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Attacking patents - an honorable endeavour?

Patents are great: they allow innovative enterprises and inventors a limited time market monopoly for their products by providing an effective protection from imitation. The patent system is in place in order to reward state of the art ideas and R&D accomplishments, serving the greater good of technological progress.
Recently however, more and more patents are being wrongly issued, the technology in question being neither new nor inventive. Stemming from an attitude oblivious or even opposed to the greater good of technology advancement, this development is technically based on the fact that vital knowledge is increasingly distributed in a global and decentralized manner. The standardized processes patent officials go through before issuing a patent do not take this into account, resulting in patent examinations that often do not consider all relevant sources and ultimately in an increasing number of wrongly issued patents.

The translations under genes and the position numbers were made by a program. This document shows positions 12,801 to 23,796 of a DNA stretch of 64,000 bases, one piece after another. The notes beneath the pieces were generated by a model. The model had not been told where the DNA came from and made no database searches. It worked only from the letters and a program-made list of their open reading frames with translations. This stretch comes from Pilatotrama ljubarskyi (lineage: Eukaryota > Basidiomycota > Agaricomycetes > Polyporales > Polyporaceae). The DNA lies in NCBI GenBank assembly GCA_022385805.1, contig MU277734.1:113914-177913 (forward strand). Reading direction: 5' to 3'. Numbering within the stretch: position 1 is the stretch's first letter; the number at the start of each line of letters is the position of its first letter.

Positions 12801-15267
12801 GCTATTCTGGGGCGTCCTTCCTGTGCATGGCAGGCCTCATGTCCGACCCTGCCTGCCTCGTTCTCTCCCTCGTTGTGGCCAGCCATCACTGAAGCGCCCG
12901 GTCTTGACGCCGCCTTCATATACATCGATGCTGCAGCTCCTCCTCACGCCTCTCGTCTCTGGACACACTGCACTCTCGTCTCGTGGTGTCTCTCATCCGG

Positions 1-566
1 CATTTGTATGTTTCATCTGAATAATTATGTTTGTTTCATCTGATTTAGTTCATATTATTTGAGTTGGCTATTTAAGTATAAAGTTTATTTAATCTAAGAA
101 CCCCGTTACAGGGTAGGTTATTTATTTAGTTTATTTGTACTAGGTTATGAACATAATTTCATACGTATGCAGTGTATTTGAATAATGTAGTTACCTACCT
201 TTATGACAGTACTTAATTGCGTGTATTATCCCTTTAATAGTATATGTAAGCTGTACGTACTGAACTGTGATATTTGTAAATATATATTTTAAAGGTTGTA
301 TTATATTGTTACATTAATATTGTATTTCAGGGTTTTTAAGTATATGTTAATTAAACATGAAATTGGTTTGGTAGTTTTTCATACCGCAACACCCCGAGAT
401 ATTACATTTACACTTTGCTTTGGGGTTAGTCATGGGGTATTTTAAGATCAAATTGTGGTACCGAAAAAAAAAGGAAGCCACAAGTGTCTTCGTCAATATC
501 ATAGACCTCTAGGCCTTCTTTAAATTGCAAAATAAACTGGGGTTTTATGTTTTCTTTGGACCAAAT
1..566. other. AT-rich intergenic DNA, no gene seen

In theory, older and less accessible documents, including dusty dissertations in Ukrainian libraries, Taiwanese professional journals as well as product catalogues of competing companies, should also be checked before a patent is granted. However, patent examiners in patent offices lack human resources as well as the technological means to be able to consider these sources in its entirety.
The resulting, wrongly granted patents undermine the positive intention of the patent system. They seriously impede the freedom-to-operate of many technology-oriented companies, which in turn are vitally interested in information to help them 'disable' illegitimately limiting patents. By providing access to globally distributed knowledge, BluePatent helps those companies and at the same time helps improve the quality of existing patents and intellectual property rights.